Even if we could decide, the relationships that exist in the corridors of power are as diverse and complicated as their inhabitants. Take Choi Soon-sil, friend for around 40 years to recently impeached and now arrested South Korean former President Park Geun-hye, who has been charged with collusion, allegedly helping Ms. Park to extract money from businesses including Samsung. Her greater villainy in the eyes of some of her accusers is the unprecedented access she secured to Ms. Park and her extensive influence over matters of state from North Korean policymaking to the nomination of top officials to helping, if not writing, the President’s key speeches. Even if acquitted, she will be found guilty in the court of public opinion, on an additional charge: proximity to power to the chief occupant of Seoul’s Blue House. “Third Obama” Valerie Jarrett enjoyed similar access in Washington’s White House. When New York Times reporter Robert Draper asked President Obama if he ran every decision past Ms. Jarrett, the president answered immediately: “Yep. Absolutely.”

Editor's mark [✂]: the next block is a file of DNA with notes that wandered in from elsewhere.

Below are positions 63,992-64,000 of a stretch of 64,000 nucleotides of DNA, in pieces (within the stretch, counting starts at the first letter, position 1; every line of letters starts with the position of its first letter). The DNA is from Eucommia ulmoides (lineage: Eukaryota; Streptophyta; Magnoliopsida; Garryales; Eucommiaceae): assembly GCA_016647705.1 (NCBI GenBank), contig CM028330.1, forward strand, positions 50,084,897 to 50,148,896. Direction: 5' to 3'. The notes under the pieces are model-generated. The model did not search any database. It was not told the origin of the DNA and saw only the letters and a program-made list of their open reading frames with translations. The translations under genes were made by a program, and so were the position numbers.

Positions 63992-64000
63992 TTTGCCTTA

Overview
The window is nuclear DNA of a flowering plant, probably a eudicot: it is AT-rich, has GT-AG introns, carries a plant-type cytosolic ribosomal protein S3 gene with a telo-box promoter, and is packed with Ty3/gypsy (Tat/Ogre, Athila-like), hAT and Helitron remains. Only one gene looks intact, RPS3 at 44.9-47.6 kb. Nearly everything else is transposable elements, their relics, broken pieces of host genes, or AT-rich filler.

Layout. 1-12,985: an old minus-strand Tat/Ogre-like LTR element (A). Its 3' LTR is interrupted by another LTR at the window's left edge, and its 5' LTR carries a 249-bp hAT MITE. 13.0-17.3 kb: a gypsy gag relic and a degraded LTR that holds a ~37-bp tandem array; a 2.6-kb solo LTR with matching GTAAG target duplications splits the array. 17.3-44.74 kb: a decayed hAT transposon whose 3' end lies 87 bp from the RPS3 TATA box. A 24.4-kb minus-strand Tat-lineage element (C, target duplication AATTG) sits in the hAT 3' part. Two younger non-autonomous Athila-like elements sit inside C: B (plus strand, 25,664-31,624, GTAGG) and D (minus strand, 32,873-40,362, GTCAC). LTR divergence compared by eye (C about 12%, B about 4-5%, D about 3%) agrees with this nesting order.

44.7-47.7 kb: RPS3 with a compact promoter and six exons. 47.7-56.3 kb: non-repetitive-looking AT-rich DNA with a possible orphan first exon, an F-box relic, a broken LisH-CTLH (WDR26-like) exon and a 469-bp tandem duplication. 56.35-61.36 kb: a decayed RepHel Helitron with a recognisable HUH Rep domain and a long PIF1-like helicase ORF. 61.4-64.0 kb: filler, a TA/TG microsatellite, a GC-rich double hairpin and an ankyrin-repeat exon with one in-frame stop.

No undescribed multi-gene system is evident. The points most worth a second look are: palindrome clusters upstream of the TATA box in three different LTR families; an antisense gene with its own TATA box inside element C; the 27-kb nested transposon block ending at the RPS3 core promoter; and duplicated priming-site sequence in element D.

Is it wise to deny our lonely top dogs the support and candor of a true friend? Franklin D. Roosevelt’s first friend and fixer Harry Hopkins attracted the deep envy of others seeking the President’s ear. Defending his decision to invite Hopkins to live in the White House, Roosevelt suggested that almost everyone who walked through his Oval office wanted something out of him. Not so Hopkins, whose only request was to be of service to him, according to his biographer David Roll.
Should we limit Ivanka Trump’s ability to moderate the wilder ideas of the Oval Office’s current occupant, or might it be wise to give the president’s daughter unencumbered access and free rein to rein him in? “Where I disagree with my father,” she told CBS News anchor Gayle King, “he knows it and I express myself with total candor.” Even China’s all powerful President Xi Jinping has created an inner circle of former colleagues and friends, those whom he believes best understand his personality and preferences. Total candor is a currency to be coveted.